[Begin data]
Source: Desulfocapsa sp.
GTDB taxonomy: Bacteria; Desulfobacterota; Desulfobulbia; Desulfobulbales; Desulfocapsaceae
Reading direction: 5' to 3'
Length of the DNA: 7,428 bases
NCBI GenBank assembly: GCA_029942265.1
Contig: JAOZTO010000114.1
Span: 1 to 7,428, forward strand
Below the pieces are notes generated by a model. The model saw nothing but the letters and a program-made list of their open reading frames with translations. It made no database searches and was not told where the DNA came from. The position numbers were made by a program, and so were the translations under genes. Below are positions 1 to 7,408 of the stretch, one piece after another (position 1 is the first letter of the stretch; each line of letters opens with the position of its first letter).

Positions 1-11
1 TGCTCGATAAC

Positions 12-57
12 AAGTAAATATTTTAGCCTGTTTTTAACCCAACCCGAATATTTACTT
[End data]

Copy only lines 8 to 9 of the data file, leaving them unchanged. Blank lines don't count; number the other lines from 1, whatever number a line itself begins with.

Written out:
Below the pieces are notes generated by a model. The model saw nothing but the letters and a program-made list of their open reading frames with translations. It made no database searches and was not told where the DNA came from. The position numbers were made by a program, and so were the translations under genes. Below are positions 1 to 7,408 of the stretch, one piece after another (position 1 is the first letter of the stretch; each line of letters opens with the position of its first letter).

Positions 1-11